Like most people who have seen the 1957 film, any mention of the famous Bridge on the River Kwai conjures up images of leech-ridden swamps; a relentless, searing sun; and sweat-drenched prisoners marching back to camp in formation while whistling the Colonel Bogey March. With my knowledge admittedly stemming solely from the movie, I decided to take a day trip from Bangkok to Kanchanaburi to see if reality lived up to movie myth.
Based on a true-life story, the film depicts World War II British POW’s who were forced by the Japanese to build a bridge that would facilitate movement of supplies on the Burma Railroad. After a brief stop at the local War Museum, I slogged two blocks in oppressive heat to the foot of the iron trestle, gazed out over the placid stream and tried to imagine the torture prisoners had to endure in this unforgiving landscape. More than 100,000 conscripted laborers and 12,000 prisoners of war died during the project.
Stepping carefully between railroad ties and track, I crossed slowly to the other side, at one point scrunching to the railing to allow passage of a tourist-filled miniature steam locomotive that chugs across every few minutes. Although the movie ended with a spectacular explosion of the entire structure, the arched iron spans at either end are original, as are many of the iron tracks. In fact, I learned that the bridge was actually destroyed by bombers, not by explosive charges set by ground troops, as portrayed in the movie.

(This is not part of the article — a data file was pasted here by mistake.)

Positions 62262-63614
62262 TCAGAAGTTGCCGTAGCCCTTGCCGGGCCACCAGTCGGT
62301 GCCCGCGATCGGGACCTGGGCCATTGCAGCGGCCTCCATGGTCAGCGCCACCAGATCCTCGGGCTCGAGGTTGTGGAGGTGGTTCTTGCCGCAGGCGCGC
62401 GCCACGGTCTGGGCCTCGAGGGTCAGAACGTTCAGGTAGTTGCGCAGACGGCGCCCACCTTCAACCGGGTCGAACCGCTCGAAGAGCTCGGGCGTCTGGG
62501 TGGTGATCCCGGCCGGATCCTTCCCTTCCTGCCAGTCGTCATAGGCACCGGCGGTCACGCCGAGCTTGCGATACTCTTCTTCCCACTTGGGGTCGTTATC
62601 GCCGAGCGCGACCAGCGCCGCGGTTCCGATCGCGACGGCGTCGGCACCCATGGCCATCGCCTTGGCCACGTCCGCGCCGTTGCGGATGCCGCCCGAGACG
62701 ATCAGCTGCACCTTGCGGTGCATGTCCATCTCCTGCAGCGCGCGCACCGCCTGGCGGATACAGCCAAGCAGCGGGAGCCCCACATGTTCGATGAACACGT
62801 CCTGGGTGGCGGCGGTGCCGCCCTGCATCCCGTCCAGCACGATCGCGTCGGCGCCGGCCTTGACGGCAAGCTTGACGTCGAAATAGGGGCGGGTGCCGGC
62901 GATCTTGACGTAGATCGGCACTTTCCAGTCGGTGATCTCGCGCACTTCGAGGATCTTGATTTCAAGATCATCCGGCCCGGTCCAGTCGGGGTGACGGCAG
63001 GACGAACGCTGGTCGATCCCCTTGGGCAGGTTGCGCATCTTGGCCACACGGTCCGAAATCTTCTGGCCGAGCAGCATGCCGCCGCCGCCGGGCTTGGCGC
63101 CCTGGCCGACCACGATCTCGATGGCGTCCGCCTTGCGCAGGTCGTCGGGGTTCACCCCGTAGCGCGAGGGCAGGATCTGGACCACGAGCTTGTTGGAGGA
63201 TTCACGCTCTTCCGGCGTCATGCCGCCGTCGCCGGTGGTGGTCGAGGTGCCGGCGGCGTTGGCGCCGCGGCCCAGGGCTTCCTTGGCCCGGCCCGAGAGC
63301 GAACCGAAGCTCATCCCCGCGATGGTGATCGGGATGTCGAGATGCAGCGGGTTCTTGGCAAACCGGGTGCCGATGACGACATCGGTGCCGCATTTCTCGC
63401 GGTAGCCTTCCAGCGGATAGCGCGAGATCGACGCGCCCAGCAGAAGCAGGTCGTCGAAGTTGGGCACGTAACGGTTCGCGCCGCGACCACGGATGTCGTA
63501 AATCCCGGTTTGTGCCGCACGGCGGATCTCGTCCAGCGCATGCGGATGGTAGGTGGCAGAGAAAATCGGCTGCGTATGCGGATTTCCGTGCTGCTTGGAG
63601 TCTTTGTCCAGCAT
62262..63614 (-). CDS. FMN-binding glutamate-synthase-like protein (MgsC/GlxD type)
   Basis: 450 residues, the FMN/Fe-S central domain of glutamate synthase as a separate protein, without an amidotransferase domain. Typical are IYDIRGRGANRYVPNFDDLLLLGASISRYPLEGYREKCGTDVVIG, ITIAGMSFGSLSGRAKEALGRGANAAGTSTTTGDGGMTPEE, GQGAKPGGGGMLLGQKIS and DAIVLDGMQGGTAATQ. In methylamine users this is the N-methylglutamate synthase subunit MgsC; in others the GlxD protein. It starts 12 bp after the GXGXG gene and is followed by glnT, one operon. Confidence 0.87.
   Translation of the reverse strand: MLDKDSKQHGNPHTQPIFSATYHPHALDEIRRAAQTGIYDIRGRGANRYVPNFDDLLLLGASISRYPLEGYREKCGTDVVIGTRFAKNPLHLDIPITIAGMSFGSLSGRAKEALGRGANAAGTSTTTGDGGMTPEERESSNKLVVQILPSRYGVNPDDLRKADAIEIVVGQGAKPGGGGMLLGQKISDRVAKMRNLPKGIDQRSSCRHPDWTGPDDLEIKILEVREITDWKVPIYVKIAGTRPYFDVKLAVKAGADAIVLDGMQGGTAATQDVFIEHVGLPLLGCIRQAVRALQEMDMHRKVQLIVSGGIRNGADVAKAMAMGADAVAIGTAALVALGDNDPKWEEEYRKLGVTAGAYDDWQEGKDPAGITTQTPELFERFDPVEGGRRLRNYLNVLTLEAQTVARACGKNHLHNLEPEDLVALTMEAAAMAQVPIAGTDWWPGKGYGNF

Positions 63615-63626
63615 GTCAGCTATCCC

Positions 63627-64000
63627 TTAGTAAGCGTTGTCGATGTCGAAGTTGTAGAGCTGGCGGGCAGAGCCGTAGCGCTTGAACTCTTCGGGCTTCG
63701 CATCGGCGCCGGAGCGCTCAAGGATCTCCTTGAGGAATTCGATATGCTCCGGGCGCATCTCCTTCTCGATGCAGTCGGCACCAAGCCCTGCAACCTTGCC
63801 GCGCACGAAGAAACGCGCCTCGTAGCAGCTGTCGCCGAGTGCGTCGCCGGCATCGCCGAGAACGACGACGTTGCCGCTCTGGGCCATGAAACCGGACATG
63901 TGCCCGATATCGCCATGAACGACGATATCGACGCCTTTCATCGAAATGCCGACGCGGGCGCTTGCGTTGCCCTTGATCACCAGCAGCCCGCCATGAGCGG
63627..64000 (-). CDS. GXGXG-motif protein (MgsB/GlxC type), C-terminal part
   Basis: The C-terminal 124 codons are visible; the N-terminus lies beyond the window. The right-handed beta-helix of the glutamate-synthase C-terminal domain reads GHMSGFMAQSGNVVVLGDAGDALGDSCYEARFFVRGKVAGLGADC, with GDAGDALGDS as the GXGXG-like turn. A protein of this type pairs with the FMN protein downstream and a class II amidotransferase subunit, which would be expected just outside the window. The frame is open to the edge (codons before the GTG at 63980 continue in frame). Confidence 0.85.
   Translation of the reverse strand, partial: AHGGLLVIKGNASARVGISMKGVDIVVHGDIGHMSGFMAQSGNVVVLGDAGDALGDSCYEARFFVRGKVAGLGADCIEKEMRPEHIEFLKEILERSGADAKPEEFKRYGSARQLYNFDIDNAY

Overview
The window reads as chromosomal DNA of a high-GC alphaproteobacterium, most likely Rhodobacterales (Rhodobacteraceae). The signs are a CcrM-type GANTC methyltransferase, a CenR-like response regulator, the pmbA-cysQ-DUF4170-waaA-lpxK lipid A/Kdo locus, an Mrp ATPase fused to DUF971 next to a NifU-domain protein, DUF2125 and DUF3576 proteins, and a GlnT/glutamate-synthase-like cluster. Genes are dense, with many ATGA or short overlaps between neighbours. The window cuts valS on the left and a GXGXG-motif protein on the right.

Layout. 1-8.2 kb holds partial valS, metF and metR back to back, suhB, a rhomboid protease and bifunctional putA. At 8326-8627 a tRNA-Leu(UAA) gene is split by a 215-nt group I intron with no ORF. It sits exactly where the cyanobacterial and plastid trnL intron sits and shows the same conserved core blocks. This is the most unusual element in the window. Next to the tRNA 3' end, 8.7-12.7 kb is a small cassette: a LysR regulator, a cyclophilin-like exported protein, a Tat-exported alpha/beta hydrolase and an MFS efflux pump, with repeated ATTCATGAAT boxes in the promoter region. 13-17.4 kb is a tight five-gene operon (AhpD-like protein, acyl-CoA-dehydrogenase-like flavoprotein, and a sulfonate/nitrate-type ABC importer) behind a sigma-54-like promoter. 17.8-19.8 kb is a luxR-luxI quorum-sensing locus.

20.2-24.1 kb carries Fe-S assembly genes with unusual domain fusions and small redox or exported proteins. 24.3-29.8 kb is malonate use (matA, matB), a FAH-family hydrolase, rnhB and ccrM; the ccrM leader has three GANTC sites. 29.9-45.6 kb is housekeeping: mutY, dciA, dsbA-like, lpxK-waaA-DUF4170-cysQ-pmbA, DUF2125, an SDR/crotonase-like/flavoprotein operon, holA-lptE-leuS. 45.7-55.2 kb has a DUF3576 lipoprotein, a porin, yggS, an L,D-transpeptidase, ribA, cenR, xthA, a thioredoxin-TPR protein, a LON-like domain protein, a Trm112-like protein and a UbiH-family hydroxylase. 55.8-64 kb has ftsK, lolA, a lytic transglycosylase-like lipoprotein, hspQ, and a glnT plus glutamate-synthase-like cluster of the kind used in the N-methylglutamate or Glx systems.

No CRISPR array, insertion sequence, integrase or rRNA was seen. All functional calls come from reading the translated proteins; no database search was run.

The list of inconsistencies and mistakes in the film is extensive but perhaps most glaring is that the river over which the bridge was built is not the Kwai. Kanchanaburi is located at the confluence of the Khwae Noi and Khwae Yai Rivers and the bridge spans the Khwae Yai. Not unsurprisingly, British corrupted the word Khwae (correctly pronounced “kwhere“) to “kwai.” Kanchanaburi, hoping to capitalize on tourism and bowing to the power of the cinema, renamed the stretch where the bridge was built to River Kwai. Still, the movie’s mystique endures. I marched back to my minivan, accompanied by rhythmic marching and whistling carried on the winds of history.